GeoLog

fieldwork

LGBTQIA+ in the field

LGBTQIA+ in the field

As a part of any field-based science work, whether it be as an individual scientist, research team or with students, we must first conduct a risk assessment. This often focuses on the physical dangers that you, your colleagues or students may encounter whilst working in stressful and sometimes unfamiliar environments. More recently, field-based risk assessments for physical/environmental scientist ...[Read More]

Travels in Geology: A World Turned Upside Down

Travels in Geology: A World Turned Upside Down

Last weekend, with a strict, stay-at-home coronavirus order looming on the horizon, I decided to practice social distancing by escaping on one last hike. Since I’m currently in Colorado, I chose to climb North Table Mountain, the remnant of an ancient basalt lava flow located on the outskirts of Denver.   Locally this mesa, along with its twin located a short distance to the south, are popula ...[Read More]

Inclusive flood mapping: using citizen science to collect historical flood data in Dakar, Senegal.

Inclusive flood mapping: using citizen science to collect historical flood data in Dakar, Senegal.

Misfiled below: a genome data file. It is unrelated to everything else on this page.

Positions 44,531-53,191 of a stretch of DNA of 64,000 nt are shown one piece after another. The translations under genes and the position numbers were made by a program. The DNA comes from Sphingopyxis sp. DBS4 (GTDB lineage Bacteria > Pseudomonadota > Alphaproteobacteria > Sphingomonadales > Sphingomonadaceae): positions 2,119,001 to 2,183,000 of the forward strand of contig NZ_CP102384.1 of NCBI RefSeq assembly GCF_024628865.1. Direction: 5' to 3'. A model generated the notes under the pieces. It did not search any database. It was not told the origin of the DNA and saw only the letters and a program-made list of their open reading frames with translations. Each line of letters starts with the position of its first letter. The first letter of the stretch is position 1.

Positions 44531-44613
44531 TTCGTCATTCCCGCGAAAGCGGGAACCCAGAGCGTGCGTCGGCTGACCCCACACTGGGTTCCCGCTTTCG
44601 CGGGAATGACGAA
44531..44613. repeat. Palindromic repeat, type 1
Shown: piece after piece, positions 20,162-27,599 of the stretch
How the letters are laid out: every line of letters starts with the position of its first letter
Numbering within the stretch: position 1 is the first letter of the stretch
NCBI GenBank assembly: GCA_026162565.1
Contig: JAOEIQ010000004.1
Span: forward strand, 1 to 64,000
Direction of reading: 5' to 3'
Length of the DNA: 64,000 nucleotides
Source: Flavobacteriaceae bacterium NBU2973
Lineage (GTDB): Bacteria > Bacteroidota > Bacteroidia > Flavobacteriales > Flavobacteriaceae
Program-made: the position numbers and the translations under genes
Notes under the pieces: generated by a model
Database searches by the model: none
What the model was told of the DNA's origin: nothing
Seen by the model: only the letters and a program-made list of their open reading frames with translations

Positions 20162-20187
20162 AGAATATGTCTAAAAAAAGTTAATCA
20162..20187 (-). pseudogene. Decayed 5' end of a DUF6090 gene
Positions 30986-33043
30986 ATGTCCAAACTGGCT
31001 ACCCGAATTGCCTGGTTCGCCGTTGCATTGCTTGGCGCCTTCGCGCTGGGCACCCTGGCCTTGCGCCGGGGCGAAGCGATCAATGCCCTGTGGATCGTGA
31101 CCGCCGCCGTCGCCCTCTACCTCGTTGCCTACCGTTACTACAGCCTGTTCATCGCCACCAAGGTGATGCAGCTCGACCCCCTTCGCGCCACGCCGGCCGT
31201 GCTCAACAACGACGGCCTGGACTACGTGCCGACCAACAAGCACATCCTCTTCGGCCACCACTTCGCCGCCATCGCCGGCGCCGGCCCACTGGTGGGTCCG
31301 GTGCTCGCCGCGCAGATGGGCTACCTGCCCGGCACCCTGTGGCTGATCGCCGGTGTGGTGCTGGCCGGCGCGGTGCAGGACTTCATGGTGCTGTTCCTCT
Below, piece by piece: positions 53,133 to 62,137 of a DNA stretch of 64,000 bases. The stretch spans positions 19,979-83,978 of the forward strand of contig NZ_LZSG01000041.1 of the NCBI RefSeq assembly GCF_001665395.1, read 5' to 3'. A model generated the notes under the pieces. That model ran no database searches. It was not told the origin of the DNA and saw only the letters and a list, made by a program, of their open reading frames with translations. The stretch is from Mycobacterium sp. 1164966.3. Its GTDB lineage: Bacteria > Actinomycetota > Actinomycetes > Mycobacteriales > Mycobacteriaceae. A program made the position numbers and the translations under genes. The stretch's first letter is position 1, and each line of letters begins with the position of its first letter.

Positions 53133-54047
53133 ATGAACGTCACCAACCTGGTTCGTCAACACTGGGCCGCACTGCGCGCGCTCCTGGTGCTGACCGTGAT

During the month of February, we are focusing on ‘Accessibility and Inclusivity’ here at the EGU. Although these topics are clearly relevant to the General Assembly, some people may wonder whether they also relate to scientific research. Clearly all geoscientists are people, so accessibility and inclusivity matter regardless of what scientific discipline they are in. But there can also be tangible ...[Read More]

Imaggeo On Mondays: Contrasting Colors of Pinnacles and Mountains

Imaggeo On Mondays: Contrasting Colors of Pinnacles and Mountains

Despite its rugged appearance of sandstone pinnacles and arches, the ecosystem of Arches National Park in Utah, U.S.A. is very fragile. Beyond the normal ‘high desert’ environment, this beautiful landscape is home to microbial communities in the soil called cryptobiotic crusts. These biological soil crusts are very vulnerable to damage and when harmed they can take years to grow back. These barren ...[Read More]